Wednesday, October 22, 2014
Prices in the New York-Northern New Jersey-Long Island area, as measured by the Consumer Price Index for All Urban Consumers (CPI-U), were flat in September, after edging down 0.2 percent in August, the U.S. Bureau of Labor Statistics reported today. Chief Regional Economist Martin Kohli said that declining energy prices offset higher prices for food and other items. (Data in this report are not seasonally adjusted. Accordingly, month-to-month changes may reflect seasonal influences.)
Over the year, the CPI-U increased 1.0 percent. (See table A and chart 1.) The 12-month percentage in September was the smallest rate of increase recorded since October 2009. The all items less food and energy index rose 1.4 percent.
The food index increased 0.7 percent, following a 0.5-percent fall in August. Prices for food at home rose 0.9 percent, and groceries with higher September prices included bakery products, beef and veal, and fresh fruits. Prices for food away from home rose 0.4 percent, partly reflecting an increased in food prices at employee sites and schools.
Over the year, the food index increased 2.6 percent. At-home food prices rose 2.3 percent, and away-from-home food prices advanced 3.1 percent. (See table 1.)
The energy index decreased 2.4 percent, after declines of 3.2 percent in August and 0.9 percent in July. Gasoline prices dropped for the third consecutive month, falling 3.0 percent. A 2.4-percent reduction in electricity charges, along with lower prices for fuel oil, helped pull household energy prices down 1.9 percent. In contrast, prices for natural gas increased 0.3 percent.
For the year ended September 2014, energy prices fell 5.4 percent. Prices for gasoline were down 5.4 percent. Household energy prices also decreased 5.4 percent, with lower prices for electricity (-6.4 percent) and for natural gas (-6.2 percent).
All items less food and energy
The index for all items less food and energy ticked up 0.1 percent, after edging up 0.2 percent in August. A seasonal rise in apparel prices (4.1 percent) led index components with increases. Other categories with higher prices included medical care (0.3 percent) and other goods and services (0.8 percent). Largely offsetting these increases was a 0.2-percent decline in shelter prices, primarily attributable to reduced charges for out-of-town lodging. Lower prices were also reported for recreation (-0.6 percent) and for used cars and trucks.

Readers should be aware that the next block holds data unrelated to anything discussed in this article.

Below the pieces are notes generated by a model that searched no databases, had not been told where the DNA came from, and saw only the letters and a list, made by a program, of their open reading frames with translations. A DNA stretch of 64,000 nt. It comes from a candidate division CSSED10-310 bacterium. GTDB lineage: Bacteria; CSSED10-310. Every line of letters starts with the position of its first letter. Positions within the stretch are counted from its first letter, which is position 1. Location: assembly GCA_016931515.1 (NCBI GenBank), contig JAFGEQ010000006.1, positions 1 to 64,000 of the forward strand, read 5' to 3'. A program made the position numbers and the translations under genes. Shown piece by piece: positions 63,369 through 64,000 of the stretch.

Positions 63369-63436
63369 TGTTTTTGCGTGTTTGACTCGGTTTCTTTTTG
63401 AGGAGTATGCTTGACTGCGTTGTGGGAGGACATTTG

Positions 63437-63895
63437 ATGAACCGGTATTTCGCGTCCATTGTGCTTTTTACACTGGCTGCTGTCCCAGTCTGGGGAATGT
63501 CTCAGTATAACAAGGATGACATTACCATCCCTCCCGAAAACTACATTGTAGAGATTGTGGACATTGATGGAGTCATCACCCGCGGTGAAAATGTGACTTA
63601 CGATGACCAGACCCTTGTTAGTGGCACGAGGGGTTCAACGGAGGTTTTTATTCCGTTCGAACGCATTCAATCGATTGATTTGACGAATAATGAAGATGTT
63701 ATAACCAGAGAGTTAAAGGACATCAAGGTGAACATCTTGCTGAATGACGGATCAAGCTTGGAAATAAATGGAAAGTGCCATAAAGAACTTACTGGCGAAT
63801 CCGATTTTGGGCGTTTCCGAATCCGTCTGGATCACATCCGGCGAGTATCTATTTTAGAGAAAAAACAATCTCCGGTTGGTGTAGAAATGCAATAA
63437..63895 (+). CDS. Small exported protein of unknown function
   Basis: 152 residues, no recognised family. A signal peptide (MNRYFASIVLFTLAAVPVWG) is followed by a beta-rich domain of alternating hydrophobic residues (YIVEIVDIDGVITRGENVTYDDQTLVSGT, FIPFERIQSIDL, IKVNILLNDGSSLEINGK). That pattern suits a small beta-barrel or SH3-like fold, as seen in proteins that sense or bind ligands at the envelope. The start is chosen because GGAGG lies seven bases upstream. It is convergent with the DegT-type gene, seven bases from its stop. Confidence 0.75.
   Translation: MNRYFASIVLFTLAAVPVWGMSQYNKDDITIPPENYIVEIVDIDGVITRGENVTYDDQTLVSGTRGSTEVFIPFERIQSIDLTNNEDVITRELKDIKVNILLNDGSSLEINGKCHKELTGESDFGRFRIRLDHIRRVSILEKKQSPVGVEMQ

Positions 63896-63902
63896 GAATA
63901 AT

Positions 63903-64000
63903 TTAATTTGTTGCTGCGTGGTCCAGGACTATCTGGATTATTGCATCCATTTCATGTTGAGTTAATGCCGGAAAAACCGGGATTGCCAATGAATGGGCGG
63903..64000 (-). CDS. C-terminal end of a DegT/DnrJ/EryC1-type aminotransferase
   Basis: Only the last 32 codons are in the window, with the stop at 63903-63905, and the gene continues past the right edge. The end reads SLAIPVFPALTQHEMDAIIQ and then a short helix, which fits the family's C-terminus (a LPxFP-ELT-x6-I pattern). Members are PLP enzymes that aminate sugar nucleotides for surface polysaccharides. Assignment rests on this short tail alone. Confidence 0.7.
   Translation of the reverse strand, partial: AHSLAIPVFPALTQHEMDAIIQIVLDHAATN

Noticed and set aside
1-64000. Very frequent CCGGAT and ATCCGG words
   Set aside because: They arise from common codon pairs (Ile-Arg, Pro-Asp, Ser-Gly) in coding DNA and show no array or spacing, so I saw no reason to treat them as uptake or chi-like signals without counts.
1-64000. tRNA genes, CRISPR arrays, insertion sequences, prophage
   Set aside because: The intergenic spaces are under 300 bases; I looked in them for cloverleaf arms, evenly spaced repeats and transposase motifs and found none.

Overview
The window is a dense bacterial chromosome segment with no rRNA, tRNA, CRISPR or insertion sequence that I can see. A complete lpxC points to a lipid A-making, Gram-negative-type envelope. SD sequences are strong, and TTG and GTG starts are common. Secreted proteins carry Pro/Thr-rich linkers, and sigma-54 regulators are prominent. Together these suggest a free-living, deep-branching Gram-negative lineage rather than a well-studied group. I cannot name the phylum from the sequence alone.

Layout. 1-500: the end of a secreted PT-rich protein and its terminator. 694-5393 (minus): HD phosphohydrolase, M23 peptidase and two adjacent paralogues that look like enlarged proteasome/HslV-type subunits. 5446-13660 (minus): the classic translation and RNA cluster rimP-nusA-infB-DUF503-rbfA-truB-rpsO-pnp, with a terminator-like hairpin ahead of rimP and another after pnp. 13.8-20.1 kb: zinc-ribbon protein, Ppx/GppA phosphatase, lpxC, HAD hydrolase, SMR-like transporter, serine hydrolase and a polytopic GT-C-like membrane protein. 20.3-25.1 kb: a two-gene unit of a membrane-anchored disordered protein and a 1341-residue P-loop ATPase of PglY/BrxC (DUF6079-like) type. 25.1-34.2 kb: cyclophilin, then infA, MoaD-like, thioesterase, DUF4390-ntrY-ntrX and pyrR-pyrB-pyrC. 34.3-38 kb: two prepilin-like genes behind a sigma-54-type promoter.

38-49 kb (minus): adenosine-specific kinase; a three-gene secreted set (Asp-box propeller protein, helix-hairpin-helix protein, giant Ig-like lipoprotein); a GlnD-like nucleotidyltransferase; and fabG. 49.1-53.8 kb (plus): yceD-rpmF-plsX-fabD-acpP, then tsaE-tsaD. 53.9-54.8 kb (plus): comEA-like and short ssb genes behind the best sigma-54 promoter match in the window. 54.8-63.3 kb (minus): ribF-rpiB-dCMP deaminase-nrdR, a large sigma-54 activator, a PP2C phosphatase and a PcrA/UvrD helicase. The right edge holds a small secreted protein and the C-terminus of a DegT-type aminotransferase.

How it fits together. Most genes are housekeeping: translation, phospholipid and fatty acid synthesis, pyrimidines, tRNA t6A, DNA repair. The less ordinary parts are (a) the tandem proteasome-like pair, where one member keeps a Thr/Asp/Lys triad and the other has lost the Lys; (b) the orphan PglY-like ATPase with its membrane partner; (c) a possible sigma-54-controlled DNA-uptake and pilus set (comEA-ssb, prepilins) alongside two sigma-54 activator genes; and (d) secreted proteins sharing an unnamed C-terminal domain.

From September 2013 to September 2014, the index for all items less food and energy increased 1.4 percent. Apparel prices advanced 1.2 percent, and medical care prices rose 2.3 percent. A 2.5-percent rise in shelter prices in part reflected a 3.0-percent increase in residential rent.
In September, the Consumer Price Index for Urban Wage Earners and Clerical Workers (CPI-W) was 256.945, up 0.1 percent over the month. The CPI-W increased 1.0 percent over the year.
The October 2014 Consumer Price Index for New York-Northern New Jersey-Long Island is scheduled to be released on Thursday, November 20, 2014 at 8:30 a.m. (ET).
The Consumer Price Index (CPI) is a measure of the average change in prices over time in a fixed market basket of goods and services. The Bureau of Labor Statistics publishes CPIs for two population groups: (1) a CPI for All Urban Consumers (CPI-U) which covers approximately 88 percent of the total population and (2) a CPI for Urban Wage Earners and Clerical Workers (CPI-W) which covers 29 percent of the total population. The CPI-U includes, in addition to wage earners and clerical workers, groups such as professional, managerial, and technical workers, the self-employed, short-term workers, the unemployed, and retirees and others not in the labor force.